A license to sin?


Free From the Yoke of Slavery

Bob George        

"Shall we continue in sin that grace may abound?" Romans 6:1



Wherever the pure message of God's love and acceptance in Jesus Christ has been shared, people have raised the same objection:  "But you're giving people a license to sin."  Actually, I have noticed that people are sinning quite well without a license, but that is beside the point.  It's not a new issue; Paul faced it many times.  In fact, he raised it himself in his letter to the Romans, knowing as he did what was going through people's minds as they listened to his explanation of the gospel:  "What shall we say, then?  Shall we go on sinning so that grace may increase? … What then? Shall we sin because we are not under law but under grace?" (Romans 6:1, 15).

In both cases his answer is, "By no means!"  It's as if he were saying, "What an absurd question!"  And it is an absurd question when you understand the love and grace of God and know about Christ living in you.  I have been asked it many times, and I like to answer with an illustration.

Imagine you own a fine cafeteria.  One day, you hear this tremendous commotion out in the alley where the garbage dumpsters are.  You open the back door to see what's going on, and you see the most pitiful-looking man you have ever seen — me — fighting with several stray cats over the food scraps in the dumpster.  There is nothing about me to provoke liking or affection in you, but you are moved to pity.  "Listen," you say, "I can't stand to see you eating garbage like that. Come into my cafeteria and eat."

"But I don't have any money," I reply.

It doesn't matter," you say.  "I can afford it.  I want you to eat here every day from now on, absolutely free of charge!"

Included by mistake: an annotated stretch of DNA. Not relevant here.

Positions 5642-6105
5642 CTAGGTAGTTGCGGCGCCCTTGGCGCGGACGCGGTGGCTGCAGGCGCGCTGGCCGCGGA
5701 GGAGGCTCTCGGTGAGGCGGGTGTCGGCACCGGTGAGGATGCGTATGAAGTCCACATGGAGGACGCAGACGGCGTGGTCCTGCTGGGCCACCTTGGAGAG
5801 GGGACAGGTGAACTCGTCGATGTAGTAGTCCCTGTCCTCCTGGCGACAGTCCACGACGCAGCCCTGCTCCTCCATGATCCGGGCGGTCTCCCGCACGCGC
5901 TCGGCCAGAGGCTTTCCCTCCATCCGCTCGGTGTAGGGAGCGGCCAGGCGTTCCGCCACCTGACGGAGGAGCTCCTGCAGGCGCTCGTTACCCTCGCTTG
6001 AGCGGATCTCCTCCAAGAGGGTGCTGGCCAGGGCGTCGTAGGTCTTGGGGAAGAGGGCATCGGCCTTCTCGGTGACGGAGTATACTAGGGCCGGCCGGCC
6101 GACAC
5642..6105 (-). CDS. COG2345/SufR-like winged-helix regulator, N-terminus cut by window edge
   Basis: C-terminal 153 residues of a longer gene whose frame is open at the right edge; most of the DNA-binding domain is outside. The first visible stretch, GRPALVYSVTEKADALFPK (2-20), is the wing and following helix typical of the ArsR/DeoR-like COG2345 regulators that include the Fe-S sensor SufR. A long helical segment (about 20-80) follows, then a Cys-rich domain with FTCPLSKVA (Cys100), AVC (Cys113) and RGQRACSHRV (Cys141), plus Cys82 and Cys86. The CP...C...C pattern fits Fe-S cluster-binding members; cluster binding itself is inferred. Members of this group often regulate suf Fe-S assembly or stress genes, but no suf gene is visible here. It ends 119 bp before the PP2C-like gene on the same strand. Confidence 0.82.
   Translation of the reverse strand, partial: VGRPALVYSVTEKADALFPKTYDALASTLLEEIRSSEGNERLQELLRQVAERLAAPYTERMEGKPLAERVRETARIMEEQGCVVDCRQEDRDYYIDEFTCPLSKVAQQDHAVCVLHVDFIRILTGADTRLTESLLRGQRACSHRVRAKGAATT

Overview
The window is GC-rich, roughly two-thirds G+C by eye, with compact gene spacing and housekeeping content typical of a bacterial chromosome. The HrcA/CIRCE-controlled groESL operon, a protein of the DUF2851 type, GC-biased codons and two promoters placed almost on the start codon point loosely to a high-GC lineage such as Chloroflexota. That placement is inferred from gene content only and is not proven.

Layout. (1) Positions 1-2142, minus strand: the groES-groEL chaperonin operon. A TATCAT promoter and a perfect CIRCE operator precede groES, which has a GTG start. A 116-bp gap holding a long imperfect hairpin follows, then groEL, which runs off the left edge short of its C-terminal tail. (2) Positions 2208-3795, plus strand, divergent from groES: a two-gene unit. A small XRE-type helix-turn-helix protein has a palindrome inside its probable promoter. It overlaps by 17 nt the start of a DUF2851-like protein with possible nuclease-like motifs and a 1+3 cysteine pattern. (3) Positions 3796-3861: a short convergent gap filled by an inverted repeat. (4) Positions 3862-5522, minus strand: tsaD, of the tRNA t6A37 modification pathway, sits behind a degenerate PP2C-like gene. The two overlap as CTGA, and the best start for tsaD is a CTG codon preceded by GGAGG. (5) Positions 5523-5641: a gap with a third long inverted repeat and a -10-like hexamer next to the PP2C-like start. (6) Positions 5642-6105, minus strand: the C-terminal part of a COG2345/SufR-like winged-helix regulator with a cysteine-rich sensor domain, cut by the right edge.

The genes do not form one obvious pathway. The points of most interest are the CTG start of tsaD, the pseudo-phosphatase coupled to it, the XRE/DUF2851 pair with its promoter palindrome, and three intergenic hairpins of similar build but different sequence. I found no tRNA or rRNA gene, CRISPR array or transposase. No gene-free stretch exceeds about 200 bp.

You take my arm and lead me inside the restaurant.  I cannot believe my eyes.  I have never seen a cafeteria line before: vegetables…beef…chicken…pies; in my wildest dreams, I have never even imagined that such things could be.

I look at you intently, "Are you saying I can eat anything I want?"
"Yes, anything."
"Really, anything I want?" I ask again.
"Yes, I said anything you want," you answer.

Then slowly, with a gleam in my eye, I ask, "Can I eat some garbage?"

What would you think of me?  You would think I was insane, wouldn't you?  In the face of all that delicious food, all I can think of to ask is whether I can eat garbage.  But that is exactly how I feel when people ask me if they can sin because they are under grace!

Getting Past the Sin Obsession

Jesus Christ laid down His life for us to take away, once and for all, our sins and guilt before a holy God.  Then He gave His life to us to raise us from the dead spiritually.  He gave us His righteousness, total acceptance, sonship in the family of God. He has made us to be

a chosen people, a royal priesthood, a holy nation, a people belonging to God, that you may declare the praises of Him who called you our of darkness into His wonderful light (1 Peter 2:9).